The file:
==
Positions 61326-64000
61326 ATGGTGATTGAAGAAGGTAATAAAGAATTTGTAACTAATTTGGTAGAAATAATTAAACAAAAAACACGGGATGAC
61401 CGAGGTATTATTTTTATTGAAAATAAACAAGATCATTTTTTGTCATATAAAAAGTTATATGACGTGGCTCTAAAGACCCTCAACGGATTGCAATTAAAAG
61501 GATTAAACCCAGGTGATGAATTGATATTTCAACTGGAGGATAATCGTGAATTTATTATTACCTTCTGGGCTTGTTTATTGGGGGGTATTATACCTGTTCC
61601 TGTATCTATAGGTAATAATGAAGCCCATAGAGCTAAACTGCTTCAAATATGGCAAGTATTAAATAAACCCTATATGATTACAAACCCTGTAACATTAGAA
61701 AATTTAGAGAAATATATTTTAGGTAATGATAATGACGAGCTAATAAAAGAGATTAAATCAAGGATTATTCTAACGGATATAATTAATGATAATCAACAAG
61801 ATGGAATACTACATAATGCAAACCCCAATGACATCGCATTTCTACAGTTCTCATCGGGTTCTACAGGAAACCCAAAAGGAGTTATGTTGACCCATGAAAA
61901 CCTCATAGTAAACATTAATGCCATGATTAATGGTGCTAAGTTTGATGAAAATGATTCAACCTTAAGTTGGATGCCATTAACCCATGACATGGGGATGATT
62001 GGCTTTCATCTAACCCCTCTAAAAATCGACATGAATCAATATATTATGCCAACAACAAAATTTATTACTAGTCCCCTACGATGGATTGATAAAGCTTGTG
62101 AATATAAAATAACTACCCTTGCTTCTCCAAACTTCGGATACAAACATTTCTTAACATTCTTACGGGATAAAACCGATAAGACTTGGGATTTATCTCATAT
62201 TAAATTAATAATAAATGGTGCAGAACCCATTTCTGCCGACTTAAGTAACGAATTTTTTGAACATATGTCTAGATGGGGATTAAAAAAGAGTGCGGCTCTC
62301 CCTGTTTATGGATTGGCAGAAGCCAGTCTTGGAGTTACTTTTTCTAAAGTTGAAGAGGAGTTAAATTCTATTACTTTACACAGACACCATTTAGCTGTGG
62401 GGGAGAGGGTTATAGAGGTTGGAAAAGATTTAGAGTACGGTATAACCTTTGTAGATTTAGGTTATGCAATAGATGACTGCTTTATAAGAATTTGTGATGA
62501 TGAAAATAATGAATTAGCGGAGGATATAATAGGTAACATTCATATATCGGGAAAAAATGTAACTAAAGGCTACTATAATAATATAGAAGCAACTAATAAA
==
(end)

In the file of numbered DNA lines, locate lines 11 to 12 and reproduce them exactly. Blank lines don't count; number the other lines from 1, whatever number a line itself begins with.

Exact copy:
62201 TAAATTAATAATAAATGGTGCAGAACCCATTTCTGCCGACTTAAGTAACGAATTTTTTGAACATATGTCTAGATGGGGATTAAAAAAGAGTGCGGCTCTC
62301 CCTGTTTATGGATTGGCAGAAGCCAGTCTTGGAGTTACTTTTTCTAAAGTTGAAGAGGAGTTAAATTCTATTACTTTACACAGACACCATTTAGCTGTGG